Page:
Millions of people suffer from sore throats and coughs each year. In the U.S., sore throat is often one of the first signs that you're coming down with a cold, especially if a runny nose and cough soon follow.
In most cases you don't need to see your physician for a sore throat, and fewer than 1 in 10 people actually do. Even so, sore throat is the second most common acute infection seen by family practitioners.1
In 85 percent to 95 percent of cases, sore throats in adults are caused by viruses.
Only about 10 percent are due to bacteria, including group A β-hemolytic streptococcus, while allergies, acid reflux, and even dry weather can also cause a sore throat. If you feel a sore throat coming on, you needn't suffer through it.
There are many natural remedies that can not only take the edge off but also help with healing. As a bonus, many of the remedies that follow work for both coughs and sore throats because they tackle the underlying viral infection.2
11 Sore Throat and Cough Remedies
At the first sign of a cold, which is often behind a sore throat, pour a capful of 3 percent hydrogen peroxide in each ear. This works remarkably well at resolving respiratory infections, like colds and flu.
You will hear some bubbling, which is completely normal, and possibly feel a slight stinging sensation. Wait until the bubbling and stinging subside (usually 5 to 10 minutes), then drain onto a tissue and repeat with the other ear.
Vitamin C is best known for its benefits for infectious diseases. Research published in the Cochrane Database of Systematic Reviews found that regular supplementation with vitamin C had a "modest but consistent effect in reducing the duration of common cold symptoms."3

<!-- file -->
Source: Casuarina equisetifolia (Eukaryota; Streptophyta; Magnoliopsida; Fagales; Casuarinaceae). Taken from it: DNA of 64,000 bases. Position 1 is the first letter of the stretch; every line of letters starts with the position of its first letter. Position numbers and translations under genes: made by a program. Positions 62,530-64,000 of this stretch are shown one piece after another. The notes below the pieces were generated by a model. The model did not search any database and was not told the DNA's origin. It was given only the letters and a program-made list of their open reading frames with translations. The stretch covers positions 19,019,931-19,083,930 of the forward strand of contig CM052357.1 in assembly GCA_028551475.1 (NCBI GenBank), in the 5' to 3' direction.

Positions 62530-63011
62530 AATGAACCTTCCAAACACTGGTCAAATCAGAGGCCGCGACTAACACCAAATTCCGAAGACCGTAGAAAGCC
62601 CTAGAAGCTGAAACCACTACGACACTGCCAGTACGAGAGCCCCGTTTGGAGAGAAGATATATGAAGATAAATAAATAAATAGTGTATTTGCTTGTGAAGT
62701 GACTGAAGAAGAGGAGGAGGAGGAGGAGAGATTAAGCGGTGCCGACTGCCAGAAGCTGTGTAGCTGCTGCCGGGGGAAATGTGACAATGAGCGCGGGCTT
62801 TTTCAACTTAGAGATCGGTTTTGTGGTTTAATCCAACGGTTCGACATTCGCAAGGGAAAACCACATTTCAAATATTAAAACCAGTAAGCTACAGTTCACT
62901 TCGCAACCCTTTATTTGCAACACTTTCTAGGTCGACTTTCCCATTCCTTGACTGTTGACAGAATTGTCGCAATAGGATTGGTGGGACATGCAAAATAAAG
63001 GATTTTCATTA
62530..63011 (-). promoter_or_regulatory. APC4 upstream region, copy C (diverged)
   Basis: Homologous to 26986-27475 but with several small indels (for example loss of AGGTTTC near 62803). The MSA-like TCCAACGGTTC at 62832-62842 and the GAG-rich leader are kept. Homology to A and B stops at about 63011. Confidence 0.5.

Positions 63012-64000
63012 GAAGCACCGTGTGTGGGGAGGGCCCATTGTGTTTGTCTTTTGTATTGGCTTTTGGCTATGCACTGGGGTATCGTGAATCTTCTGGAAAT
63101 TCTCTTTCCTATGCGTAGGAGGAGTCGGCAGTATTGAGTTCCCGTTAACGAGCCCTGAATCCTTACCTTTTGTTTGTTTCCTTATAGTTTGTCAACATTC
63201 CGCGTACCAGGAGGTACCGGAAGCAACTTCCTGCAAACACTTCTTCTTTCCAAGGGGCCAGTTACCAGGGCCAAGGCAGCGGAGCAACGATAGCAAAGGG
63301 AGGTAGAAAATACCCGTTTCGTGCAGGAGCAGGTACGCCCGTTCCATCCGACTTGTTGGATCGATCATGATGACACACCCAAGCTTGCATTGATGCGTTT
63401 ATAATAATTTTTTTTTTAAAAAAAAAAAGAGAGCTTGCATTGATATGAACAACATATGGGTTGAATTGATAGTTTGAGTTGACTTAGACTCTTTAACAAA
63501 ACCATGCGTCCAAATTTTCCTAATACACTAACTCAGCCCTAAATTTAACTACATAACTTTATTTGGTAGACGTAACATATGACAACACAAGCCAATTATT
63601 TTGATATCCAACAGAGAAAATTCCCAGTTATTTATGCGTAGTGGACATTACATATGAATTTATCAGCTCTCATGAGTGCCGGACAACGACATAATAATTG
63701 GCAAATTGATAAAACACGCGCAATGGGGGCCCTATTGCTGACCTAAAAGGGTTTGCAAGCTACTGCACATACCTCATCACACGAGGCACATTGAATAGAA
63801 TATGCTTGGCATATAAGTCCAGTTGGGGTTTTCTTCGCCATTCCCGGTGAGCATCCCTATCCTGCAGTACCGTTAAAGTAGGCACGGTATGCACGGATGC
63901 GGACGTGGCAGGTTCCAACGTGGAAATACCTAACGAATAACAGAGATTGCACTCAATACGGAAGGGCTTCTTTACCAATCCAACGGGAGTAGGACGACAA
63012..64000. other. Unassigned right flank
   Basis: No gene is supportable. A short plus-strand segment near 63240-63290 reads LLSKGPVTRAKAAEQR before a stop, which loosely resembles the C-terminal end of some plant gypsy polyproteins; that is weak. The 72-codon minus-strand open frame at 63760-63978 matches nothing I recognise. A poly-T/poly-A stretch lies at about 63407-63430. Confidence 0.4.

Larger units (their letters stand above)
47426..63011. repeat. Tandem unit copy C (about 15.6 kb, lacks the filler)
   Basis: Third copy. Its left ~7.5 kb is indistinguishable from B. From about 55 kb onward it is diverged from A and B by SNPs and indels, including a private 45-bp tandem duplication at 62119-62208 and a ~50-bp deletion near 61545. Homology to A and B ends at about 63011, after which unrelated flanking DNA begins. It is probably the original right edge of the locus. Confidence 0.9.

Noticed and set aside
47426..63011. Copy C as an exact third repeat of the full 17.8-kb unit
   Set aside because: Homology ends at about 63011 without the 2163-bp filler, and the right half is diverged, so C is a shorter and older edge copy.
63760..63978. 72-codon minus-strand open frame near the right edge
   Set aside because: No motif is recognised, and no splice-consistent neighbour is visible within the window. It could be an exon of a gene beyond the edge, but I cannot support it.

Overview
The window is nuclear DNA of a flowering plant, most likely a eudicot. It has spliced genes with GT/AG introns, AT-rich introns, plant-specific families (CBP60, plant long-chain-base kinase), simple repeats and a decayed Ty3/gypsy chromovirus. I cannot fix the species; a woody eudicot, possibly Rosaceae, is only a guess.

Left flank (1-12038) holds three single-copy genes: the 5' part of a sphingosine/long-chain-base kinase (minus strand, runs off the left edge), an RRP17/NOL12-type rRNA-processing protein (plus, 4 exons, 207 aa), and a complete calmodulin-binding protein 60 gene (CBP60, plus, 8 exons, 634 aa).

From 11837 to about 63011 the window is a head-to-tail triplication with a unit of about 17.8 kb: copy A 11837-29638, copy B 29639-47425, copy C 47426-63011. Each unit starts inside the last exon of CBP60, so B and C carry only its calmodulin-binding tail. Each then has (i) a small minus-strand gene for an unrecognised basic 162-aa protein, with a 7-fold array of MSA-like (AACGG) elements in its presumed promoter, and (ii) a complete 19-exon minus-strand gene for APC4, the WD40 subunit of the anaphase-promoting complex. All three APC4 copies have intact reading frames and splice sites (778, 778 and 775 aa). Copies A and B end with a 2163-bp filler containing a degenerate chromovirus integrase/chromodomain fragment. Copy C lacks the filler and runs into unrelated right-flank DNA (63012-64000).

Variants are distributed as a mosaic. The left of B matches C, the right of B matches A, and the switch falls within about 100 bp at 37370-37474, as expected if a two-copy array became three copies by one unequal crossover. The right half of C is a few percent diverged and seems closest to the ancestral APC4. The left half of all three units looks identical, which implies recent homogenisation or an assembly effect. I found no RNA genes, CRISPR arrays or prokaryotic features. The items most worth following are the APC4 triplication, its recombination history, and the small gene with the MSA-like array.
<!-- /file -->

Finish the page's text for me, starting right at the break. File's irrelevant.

Kiwi fruits are exceptionally high in vitamin C, along with vitamin E, folate, polyphenols, and carotenoids. Research published in the British Journal of Nutrition found that a kiwi-packed diet reduced the duration and severity of upper respiratory tract infections symptoms in older individuals.4
Other foods high in vitamin C include citrus fruits, red bell peppers, broccoli, Brussels sprouts, butternut squash, papaya, sweet potatoes, and tomatoes.
3.Apple Cider Vinegar
The antibacterial properties in apple cider vinegar may be useful for sore throats. Gargle with a mixture of about one-third cup of apple cider vinegar mixed with warm water, as needed.
4.Raw Garlic and Oil of Oregano
Garlic is packed with immune-boosting, anti-microbial compounds that may fight off viruses. Take a clove or two and chew them, letting the juice get into the back of your throat, then swallow. You can do the same with oil of oregano.
You can use lemons multiple ways to soothe a sore throat. Try cutting a lemon in half and sprinkling it with natural unprocessed salt and black pepper, then sucking it.
You can also make a potent "lemonade" out of fresh lemon juice, water, stevia, and cayenne pepper (this will help promote detoxification too).
Herbs such as eucalyptus, peppermint, anise, slippery elm, and fennel (and their oils) act as cough suppressants. Sipping an herbal tea or using the essential oils (in a diffuser or hot compress for instance) may help relieve your cough, while Echinacea and sage may relieve a sore throat.
One study found an echinacea/sage throat spray worked just as well as a chlorhexidine/lidocaine spray in relieving sore throats among children.5